These suppliers have been around for many years and they’ve dealt with a lot of people in their lifetime to know which one is after doing legitimate business and which one is just there to fish for the lowest price, or not commit.

The questions you ask must be sensible and relevant to your needs so before you reach out, make sure you do the proper research in terms of the kind of materials used, how much they normally weigh etc.

2. Be Clear and Concise

The language barrier and how well you can deal with it plays a huge factor when it comes to negotiating with suppliers, primarily because they are non-native English speakers. You have to make things easier and direct-to-the-point if you want to get an immediate response.

  • It goes without saying that when you’re requesting for information, be polite and considerate in your approach. You have to keep in mind that you are speaking with someone who may have different business practices compared to what you’ve been used to.
  • Avoid using slang words and abbreviations because your email will most likely be translated and those kind of words don’t translate well. Use “do not” instead of “don’t” or “would not” instead of “wouldn’t” whenever you can.
  • Write somewhere around elementary level, not to insult their intelligence or command of the English language but more for avoiding any miscommunication.
  • Avoid asking too many questions at once. You’ll want to give them the opportunity to address your concerns one-by-one so don’t bombard them with too many questions at a time. Start with 3 or 5 at most.
  • Write numbers as numbers instead of words i.e. instead of writing the word “one”, use “1” instead. Remember, the less you have to translate, the better.
  • Use bullet points over paragraphs whenever you can. It will help them read and understand better.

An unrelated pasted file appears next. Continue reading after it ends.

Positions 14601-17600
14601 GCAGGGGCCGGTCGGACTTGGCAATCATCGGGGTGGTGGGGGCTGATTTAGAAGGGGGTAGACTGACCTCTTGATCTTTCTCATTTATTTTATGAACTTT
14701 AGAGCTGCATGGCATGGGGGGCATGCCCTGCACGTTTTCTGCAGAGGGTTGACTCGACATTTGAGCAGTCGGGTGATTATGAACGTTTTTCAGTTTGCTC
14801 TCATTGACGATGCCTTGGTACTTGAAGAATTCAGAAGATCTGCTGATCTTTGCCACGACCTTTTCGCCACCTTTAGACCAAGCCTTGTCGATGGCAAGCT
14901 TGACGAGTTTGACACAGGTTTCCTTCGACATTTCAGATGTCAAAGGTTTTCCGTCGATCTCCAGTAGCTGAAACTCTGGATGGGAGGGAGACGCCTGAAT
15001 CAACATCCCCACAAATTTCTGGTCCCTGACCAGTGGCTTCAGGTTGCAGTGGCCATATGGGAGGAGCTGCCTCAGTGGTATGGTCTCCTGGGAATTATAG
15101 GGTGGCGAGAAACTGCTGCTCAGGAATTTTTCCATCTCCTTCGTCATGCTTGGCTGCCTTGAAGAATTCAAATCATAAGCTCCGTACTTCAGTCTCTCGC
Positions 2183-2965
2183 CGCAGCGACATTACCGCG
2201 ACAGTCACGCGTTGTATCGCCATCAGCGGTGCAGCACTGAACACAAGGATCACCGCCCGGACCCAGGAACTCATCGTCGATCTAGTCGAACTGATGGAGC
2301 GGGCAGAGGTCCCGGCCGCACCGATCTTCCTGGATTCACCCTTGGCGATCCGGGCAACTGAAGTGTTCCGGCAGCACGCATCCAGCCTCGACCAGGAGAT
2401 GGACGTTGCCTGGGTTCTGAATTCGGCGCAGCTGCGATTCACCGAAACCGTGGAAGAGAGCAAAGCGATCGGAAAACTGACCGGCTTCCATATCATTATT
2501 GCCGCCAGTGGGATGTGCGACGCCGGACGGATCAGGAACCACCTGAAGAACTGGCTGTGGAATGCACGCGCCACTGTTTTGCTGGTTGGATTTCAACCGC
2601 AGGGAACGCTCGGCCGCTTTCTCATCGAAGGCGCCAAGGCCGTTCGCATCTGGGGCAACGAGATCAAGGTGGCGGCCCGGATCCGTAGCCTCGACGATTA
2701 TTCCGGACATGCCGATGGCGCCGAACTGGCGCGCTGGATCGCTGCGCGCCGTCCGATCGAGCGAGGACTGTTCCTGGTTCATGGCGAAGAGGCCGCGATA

• Use images whenever you can. The goal is to make things easy for them and if they have to read through paragraphs of descriptions about your product, that’s the complete opposite. If there are concepts that can be best described by pictures, use pictures. The less you have to explain, the better.

3. Take Note of the Countries They Deal with

Another important consideration you have to look at when it comes to dealing with suppliers is how far their reach is. Do they export to countries within the United States and Europe or are they only exporting within Asian countries?

If they do export to the United States and Europe where regulations are considered more stringent, that’s probably a good thing.

You’ll want to deal with suppliers who have experience and legitimacy, especially if you’re looking to build a long-term business relationship with them.

First Contact

By this time, you should already have filtered several candidates that you’ll be reaching out to, so it would be a great idea to start with a template that can be sent to each of the suppliers on the list.

Below are some key questions that can help you get your feet off the ground but just like we said earlier, try to minimize your questions to five at most.

Don’t attempt to include all of these within your first email, but you’ll want to ask them at some point.

  • How is your company doing financially?
  • What is your shipping address?
  • What are your contact details?
  • What is your minimum order quantity (MOQs)?
  • What other colors do the products come in?
  • What is your preferred payment method?
  • What is the price per unit (PPU) for the product?
  • Do you have references?
  • What is your production time and how soon can you start creating my product?
  • Do you offer samples, and if you do, how much?
  • What are your payment terms? (Do they require upfront payment or do they accept instalments?)